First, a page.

When are we ‘enough’ at work?

Shakil Butt shares his thoughts about personal and professional accomplishments in the aftermath of the CIPD Festival of Work

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Paul Johnson, a highly regarded economist and director of the Institute for Fiscal Studies presented quite a stark and bleak view of the future during his opening address at CIPD’s Festival of Work. He shared statistics, historical trends and analysis underscoring the impact of high inflation, the pressure on wages affecting real earnings and the tax burden. One observation he highlighted was that, following the pandemic, many people were rethinking their options and were leaving the talent pool, opting to take earlier retirement and thereby contributing to the skills shortage and impacting productivity. 

This decision to retire earlier as a consequence of re-evaluating your life made me reflect on the following words: “I have enough. I’ve done enough. I am enough”. This was said recently by actor Jim Carrey, who was speaking about the possibility of retiring at the age of 60, noting he may be the only celebrity making such a statement – and it speaks volumes. Carrey has had a successful career as a comedy actor since his 1994 breakout role in Ace Ventura: Pet Detective followed by The Mask and Dumb and Dumber shortly afterwards, to his most recent ventures in the Sonic the Hedgehog franchise. He could easily choose to carry on working for many more years to come, but his self-realisation is quite profound. 

The ‘rat race’ that many of us find ourselves in can be all encompassing, and we become blind to our situation. Most of us will know we are in the ‘rat race’ but feel we have no choice. The reality is no-one but you can make that decision to take back ownership of our lives, so work once more becomes a means to an end rather than the end point of our focus.  

Carrey’s quote reminded me of the analogy focusing on time, energy and money which the majority of us will not have all at one single point in our life. In our youth, we have time and energy but no money. As we reach adulthood, we have money and energy but no time. Once we reach the later stages of our life, we have time and money but no energy, hence the expression “youth is wasted on the young” by George Bernard Shaw. 

Obviously, this is an oversimplification, but the point is noteworthy. We can lose track of what is important, especially in a capitalist society where the narrative is always about having more, consuming more, so you need more. The pandemic has certainly brought into stark focus the simpler pleasures of life. Time with a loved one, a walk in the park, a meet up over coffee. Carrey may stand out as the exception in Hollywood but he is clearly not alone in the world of work having lived through the last few years.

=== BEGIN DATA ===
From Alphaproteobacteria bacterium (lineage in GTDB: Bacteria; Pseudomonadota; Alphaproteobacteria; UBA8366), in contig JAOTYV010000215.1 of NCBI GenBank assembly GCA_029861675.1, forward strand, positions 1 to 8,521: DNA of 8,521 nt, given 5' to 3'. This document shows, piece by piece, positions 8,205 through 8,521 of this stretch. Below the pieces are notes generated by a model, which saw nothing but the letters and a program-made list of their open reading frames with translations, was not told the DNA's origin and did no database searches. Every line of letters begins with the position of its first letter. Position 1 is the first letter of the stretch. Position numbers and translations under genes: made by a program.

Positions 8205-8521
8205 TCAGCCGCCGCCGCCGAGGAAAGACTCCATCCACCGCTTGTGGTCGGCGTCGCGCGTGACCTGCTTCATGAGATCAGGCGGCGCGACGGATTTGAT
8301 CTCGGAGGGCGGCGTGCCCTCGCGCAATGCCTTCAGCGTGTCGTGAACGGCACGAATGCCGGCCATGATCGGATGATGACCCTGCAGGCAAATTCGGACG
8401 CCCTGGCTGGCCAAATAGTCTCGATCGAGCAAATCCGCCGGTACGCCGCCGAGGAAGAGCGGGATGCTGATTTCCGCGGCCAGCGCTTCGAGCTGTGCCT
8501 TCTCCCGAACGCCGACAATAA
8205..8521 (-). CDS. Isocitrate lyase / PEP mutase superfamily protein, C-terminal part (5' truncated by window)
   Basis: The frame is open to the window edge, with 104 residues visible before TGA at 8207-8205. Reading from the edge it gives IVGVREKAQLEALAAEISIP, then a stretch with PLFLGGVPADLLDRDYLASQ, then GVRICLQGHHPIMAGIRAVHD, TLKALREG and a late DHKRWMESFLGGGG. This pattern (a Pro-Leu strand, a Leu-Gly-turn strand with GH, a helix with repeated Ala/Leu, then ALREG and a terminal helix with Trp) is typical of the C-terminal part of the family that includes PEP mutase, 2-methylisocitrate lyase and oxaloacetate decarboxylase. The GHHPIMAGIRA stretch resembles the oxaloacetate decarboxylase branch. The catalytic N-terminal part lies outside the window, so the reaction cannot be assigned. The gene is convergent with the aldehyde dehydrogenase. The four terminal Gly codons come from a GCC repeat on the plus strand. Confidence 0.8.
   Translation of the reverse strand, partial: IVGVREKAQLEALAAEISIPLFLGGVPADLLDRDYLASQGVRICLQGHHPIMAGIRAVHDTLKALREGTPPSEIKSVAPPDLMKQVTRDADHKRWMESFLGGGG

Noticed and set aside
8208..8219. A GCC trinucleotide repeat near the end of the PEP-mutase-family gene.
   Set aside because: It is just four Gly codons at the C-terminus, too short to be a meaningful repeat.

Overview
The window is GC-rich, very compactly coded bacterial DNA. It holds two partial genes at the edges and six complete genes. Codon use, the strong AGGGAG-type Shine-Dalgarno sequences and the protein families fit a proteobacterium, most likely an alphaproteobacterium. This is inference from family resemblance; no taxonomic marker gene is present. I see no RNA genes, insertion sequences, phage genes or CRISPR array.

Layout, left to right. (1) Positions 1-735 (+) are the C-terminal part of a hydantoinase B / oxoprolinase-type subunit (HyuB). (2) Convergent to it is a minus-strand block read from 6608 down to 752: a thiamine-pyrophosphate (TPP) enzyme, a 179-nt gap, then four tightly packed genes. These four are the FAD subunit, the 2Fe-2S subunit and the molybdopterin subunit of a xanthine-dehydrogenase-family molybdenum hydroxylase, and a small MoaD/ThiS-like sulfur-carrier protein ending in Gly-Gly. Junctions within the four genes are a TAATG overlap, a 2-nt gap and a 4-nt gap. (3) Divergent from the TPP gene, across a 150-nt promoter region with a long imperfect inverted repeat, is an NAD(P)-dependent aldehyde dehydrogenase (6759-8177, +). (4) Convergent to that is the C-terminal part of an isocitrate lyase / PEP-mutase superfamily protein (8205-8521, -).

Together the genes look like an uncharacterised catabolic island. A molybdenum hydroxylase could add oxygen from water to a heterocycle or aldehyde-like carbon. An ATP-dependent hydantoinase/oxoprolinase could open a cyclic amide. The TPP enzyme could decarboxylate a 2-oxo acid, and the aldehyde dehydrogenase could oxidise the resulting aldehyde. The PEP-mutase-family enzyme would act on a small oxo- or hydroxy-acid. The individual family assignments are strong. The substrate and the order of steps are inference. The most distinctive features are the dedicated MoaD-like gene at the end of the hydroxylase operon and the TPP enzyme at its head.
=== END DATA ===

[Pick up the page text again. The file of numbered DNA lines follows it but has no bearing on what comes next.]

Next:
If you have a roof over your head, food on the table, clothes on your back, safety in your home, some savings and let’s not forget WIFI, then you probably already have enough for today. Tomorrow is not guaranteed, yet we spend so much time worrying about it. Finding ourselves in dead-end jobs, being compliant to an abusive manager, working in toxic cultures because of this fear of not having enough. 

Carrey’s statement “I’ve done enough” is interesting. When is ‘enough’ actually enough? None of us know how long we have, so it’s harder to arrive at that conclusion. That said, I was talking to someone who had been in a job for more than years and I suggested that after 3-5 years in the same role, you stop growing and learning and you typically will be repeating your greatest hits. There is possibly more to do if you find yourself in a situation where life becomes a motion you are just going through, rather than actually experiencing it. 

Reflecting on what I have done, some things I’m proud of, and some things I regret: missed opportunities, hurt feelings, broken relationships. There’s always more to be done in our personal space, while in the world of work, once you reach your limit, you risk the ‘Peter Principle’: being appointed to the one job you cannot do, having reached the level of your own incompetence, occupying a seat and being carried by those below you. 

Carrey’s final statement “I am enough” is the most profound, as too many of us go through life feeling inadequate, not believing we are good enough, amplified in a social media world where the lives of others appear perfect. It takes great self awareness to arrive at the conclusion that we are, all of us, enough. Our job titles, earnings potential, network, branded clothing or technology we are using does not add anything to us as human beings. The detractors, naysayers, well intentioned and otherwise who deride, belittle and limit us have no power unless it is given to them. 

Carrey is an amazing, celebrated actor, but even without that he was enough. The accolades, accomplishments and recognition do not define who we are, nor does the lack of them. Only we can define our value. We can opt to be more, pushing our boundaries past our limiting beliefs but only because we choose to do so. We are all enough, already.

Shakil Butt is founder of HR Hero for Hire and honorary treasurer of the CIPD